Rosylnn considered the jar sitting on her cluttered kitchen counter.
“Mrs. Koldmeyer’s Specialty Dills,” the label read. The box and its packing

materials lay scattered about on floor and counter and on Roslynn’s lap. Her hand shook as she opened the gift card.

“Dear Ros, just wanted to reach out on our ‘anniversary’—ha ha! Family is doing well. Jess is in her final year of med school and Paul just welcomed a third child. I still have the painting you gave me a long time ago, and we get compliments all the time. Still the department head at good ole Racine Academy, and the faculty parties here at the house are now a tradition. Mary is great, as you remember, with those things. Anyway….Hope you enjoy these craft pickles. They are ‘local’ —whatever that means. I did not want the day to pass without acknowledging—you know. I hope there are no hard feelings. Your friend (I hope), Jack”.

Roslynn was paralyzed for a period of time which she later could not measure. Was it an hour? A minute? Or was it a second just spread out like eternity in a drop of rain? Anyway, she came out of it eventually. She took the jar, popped the lid, and paused to smell the fragrant tang of dill, vinegar, and a selection of spices. Then with a hand finally steady, she put the jar down, reached in with unwashed fingers, and pulled out one of the pickles. She closed her eyes, opened her mouth, and slid the giant cucumber into her mouth.


The shabby no-tell motel room stank of cum and stale cigarettes. Ros lay on the white sheets (the comforter with its questionable cleanliness had been cast aside) and thought about how beautiful the sunlight looked streaming through the curtains. The floral monstrosities were peculiarly dotted with cigarette burn holes. Ros tried to imagine what circumstances had driven a person to take the time to artistically destroy the fabric. She could not understand, but she thought it was beautiful. The sound of Jack singing a silly song in the shower was beautiful, too. His rumpled school clothes on the aged vinyl chair next to the bed were beautiful, too. BEAUTIFUL. She laughed at herself. Jack would have scolded her for choosing such a banal description. He was the creative writing teacher with one story published in a national “literary” magazine, but he was quick to say a novel was in the works. Ros believed him— he was much too beautiful to teach high school. There it was again.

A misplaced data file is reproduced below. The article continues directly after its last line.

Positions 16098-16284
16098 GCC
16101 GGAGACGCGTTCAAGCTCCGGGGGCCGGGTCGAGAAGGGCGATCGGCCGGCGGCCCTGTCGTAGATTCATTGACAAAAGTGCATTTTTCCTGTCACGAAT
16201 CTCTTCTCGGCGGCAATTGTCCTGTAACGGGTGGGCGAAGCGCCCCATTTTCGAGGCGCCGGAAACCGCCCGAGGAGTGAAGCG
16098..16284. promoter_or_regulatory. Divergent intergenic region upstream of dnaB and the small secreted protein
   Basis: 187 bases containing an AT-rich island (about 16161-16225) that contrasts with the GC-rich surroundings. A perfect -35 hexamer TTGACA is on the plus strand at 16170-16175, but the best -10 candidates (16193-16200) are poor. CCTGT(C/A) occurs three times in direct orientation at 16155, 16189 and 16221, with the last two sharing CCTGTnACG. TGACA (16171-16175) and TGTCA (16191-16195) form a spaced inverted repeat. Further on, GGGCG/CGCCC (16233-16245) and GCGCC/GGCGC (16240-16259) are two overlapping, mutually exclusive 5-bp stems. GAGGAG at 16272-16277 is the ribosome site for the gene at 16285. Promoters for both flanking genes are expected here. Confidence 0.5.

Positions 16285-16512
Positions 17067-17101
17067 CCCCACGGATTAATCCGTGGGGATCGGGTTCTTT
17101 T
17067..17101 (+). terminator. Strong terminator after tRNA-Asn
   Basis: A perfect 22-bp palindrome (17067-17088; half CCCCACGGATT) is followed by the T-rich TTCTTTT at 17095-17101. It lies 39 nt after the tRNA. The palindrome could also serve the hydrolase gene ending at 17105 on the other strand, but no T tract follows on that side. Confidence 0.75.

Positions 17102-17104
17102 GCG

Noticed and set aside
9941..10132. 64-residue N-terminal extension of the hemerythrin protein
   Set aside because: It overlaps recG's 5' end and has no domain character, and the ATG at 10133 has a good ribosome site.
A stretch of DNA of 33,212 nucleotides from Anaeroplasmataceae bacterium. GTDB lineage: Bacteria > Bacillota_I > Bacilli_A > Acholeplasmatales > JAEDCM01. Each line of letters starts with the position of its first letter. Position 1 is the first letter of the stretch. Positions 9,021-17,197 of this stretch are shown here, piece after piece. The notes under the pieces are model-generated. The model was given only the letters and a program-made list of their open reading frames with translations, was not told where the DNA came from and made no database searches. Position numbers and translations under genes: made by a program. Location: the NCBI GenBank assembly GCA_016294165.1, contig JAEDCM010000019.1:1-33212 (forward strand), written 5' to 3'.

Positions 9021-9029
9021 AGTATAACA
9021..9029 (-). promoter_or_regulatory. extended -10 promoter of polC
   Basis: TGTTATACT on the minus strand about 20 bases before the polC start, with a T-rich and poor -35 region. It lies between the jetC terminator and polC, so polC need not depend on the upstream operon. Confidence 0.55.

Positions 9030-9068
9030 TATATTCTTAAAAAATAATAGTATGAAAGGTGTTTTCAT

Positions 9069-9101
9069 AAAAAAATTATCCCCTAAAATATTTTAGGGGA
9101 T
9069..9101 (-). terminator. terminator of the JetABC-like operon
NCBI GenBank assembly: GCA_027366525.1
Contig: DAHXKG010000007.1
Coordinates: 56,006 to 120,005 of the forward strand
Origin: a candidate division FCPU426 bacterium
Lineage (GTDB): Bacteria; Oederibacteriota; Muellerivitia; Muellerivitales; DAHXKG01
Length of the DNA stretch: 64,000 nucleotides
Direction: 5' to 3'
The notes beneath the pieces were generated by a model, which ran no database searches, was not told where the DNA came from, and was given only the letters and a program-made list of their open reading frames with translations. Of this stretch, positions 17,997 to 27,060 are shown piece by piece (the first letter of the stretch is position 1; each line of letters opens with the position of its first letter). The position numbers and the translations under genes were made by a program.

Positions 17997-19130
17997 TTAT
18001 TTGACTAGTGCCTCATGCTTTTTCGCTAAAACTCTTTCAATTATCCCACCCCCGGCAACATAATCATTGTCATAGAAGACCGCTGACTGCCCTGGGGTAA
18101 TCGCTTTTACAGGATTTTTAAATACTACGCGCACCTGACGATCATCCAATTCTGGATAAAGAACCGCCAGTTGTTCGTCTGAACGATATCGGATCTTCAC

The water went off, and she heard her lover step out of the shower. HER LOVER. It was still scary, this relationship that involved hand jobs behind Racine Academy and once a month fuck-fests at one of the five fleabag one night stand establishments that ringed Racine, Ohio like a patch of jock itch around a sagging sac. Roslyn felt like a queen, however, and she called out to Jack. “Baby, if you are clean…..”

Jack padded out of the minuscule bathroom with a thin white towel wrapped around his waist.

“I don’t know…..my last class starts at 2:35….”
The towel dropped. Roslyn smiled and came to her knees. That was not enough. She got off the bed and fell down on all fours on the wretched and stinking carpet, her left knee hitting an old ground-in piece of gum, and Jack finally let the towel drop.

“That’s more like it, baby,” she crawled toward him and when she reached his feet, she raised up and reached out for his turgid penis. As she wrapped her lips around Jack’s cock, she thought how BEAUTIFUL she felt.